Guest Contributor | July 24th, 2012
Las Vegas gets a bad wrap for many things. Affectionately, or perhaps unaffectionately referred to as ‘Sin City’, it is certainly not widely known for its cuisine offerings. But, it should be. Vegas has more Michelin starred restaurants per capita, than anywhere else in the world. The last time I visited almost ten years ago I had one of the best meals of my life out there at Le Cirque in the Bellagio Hotel. So I was well overdue a trip back to check out some of the restaurants which have made the city one of the fine dining capitals of the world.
I was spending four nights in Vegas, travelling on a direct flight from Auckland as part of an Air New Zealand ‘Grabaseat’ promotion. Four nights, gave me four dinners, as well as the odd brunch and lunch. The hardest thing was trying to identify and select the restaurants I would visit. In my research the same names kept popping up, some had been there for many years, some for just a few weeks. I ended up selecting the ones I would visit based on some pretty random criteria, but for anyone wanting to eat well in Vegas it’s a good starting point.
Night one was a particularly good one as I managed to squeeze in two meals! First up an early dinner a T bones Chophouse, at the Red Rock Casino, about twenty minutes away from the strip. Recently voted the best steakhouse in Vegas, it is a stunningly outfitted restaurant where kiwi Sarah Frances Johnston is currently in residence, singing jazz to diners four nights a week. The chef, Philipp Norsetter talks me through my options and starts me off with a selection of his two signature salads, a Caesar made with a horseradish and Dijon mustard dressing and their house salad made with bacon, gorgonzola, tomato and avocado. For my main I have their special a 10 oz ‘flat iron’ wagyu beef steak, served with fried onion rings and their house made steak sauce. The meat is perfectly cooked, tender and full of flavour. My Vegas journey has begun! After taking in a show I head to one of the new casinos in town The incredibly impressive Cosmopolitan and their Tapas restaurant ‘Jaleo’, two standout dishes here; braised veal cheeks and a warm spinach salad with raisins and pine nuts.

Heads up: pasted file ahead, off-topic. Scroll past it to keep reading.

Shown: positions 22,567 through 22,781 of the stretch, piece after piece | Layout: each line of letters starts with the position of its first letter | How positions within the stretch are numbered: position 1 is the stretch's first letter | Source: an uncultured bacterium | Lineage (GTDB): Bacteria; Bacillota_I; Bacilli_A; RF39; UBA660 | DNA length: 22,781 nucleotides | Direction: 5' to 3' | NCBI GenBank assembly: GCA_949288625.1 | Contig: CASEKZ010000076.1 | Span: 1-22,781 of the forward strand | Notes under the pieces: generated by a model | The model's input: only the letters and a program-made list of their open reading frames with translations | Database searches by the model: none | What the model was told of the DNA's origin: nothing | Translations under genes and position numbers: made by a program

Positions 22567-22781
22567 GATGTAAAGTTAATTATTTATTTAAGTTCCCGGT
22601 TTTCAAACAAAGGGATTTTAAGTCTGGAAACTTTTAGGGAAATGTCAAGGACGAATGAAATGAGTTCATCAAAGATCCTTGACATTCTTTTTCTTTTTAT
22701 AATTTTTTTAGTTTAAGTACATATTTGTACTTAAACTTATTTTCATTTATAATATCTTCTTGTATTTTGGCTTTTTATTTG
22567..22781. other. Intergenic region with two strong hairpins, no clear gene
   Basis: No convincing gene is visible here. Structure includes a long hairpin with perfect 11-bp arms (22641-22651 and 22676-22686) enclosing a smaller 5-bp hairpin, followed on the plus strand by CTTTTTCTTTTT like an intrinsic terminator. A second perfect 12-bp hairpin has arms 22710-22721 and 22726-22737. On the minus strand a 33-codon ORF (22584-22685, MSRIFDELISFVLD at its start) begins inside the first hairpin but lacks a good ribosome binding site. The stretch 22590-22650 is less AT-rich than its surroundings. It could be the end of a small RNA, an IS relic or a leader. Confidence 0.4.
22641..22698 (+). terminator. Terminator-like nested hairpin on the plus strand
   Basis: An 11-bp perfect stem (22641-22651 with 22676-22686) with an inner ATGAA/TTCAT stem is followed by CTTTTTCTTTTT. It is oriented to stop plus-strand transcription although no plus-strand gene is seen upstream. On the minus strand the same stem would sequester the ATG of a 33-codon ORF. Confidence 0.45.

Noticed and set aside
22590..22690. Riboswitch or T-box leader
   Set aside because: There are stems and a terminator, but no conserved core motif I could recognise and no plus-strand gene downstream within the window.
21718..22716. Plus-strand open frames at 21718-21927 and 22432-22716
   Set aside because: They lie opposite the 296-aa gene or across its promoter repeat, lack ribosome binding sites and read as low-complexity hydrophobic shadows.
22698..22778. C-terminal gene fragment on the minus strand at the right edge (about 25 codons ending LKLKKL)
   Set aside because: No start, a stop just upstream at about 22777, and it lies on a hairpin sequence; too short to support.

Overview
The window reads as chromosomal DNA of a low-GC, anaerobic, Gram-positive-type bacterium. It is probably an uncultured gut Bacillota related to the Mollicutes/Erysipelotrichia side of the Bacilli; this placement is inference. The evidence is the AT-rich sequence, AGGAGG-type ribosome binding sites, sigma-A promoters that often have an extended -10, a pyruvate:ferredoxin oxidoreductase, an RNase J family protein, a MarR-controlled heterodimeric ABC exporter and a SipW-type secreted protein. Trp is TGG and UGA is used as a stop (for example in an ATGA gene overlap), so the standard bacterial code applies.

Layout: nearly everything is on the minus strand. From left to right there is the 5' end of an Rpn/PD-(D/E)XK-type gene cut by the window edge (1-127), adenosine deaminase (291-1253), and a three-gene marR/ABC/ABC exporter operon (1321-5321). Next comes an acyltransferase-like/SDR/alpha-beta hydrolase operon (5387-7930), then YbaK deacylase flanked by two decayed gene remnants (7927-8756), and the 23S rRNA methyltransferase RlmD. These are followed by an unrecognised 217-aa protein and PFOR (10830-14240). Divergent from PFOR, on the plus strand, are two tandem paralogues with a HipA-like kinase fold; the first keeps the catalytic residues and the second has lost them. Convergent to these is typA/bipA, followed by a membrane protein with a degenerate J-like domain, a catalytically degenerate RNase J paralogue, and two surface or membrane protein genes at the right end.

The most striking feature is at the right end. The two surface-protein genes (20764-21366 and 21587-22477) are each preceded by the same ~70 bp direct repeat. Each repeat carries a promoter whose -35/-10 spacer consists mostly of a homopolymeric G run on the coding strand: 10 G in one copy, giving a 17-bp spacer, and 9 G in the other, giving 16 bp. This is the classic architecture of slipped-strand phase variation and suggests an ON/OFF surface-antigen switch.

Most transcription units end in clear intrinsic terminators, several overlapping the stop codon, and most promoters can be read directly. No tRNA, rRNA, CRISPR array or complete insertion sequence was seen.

Next on my quest to eat my way through Las Vegas was Sage at Aria, one of the city’s newest and classiest offerings. Sage describes its food as ‘contemporary American cuisine spiced with global influences’. Chef Shawn McClain is particularly interested in ‘clean’ and sustainable produce and farm- to –table produce. To be honest the high point of this dining experience was our incredible ‘server’ Bond. Yep that was really his name. Bond was like no waiter I have ever had in my life and embodied everything the service industry hopes to be. Funny, Charming, educated on his food and wine, he took over the ordering and brought us course after course with perfectly matched beverages from champagne, cocktails and wines from the old and new worlds.
The food was simple, tasty and beautifully presented. The most memorable for me were the Alaskan king crab, which I had never tried before, and a foie gras crème brulee. Sage was voted last year’s best new restaurant in Vegas, and from what I experienced, it is well deserved.
Along with the higher end offerings, I also experienced some more causal dining. The restaurants in the Tropicana hotel where I was staying are well-priced and world class. The Beach Café offers a great breakfast buffet (don’t be afraid of the buffet, some in Vegas are excellent) and is a great place to eat overlooking the pool. One of the better known poolside eating spots is Simon at The Palms. I had their signature French toast, brioche bread crusted in cornflakes and served with maple syrup and fresh berries, they also serve surprisingly good coffee by American standards, and something us kiwis do not take for granted!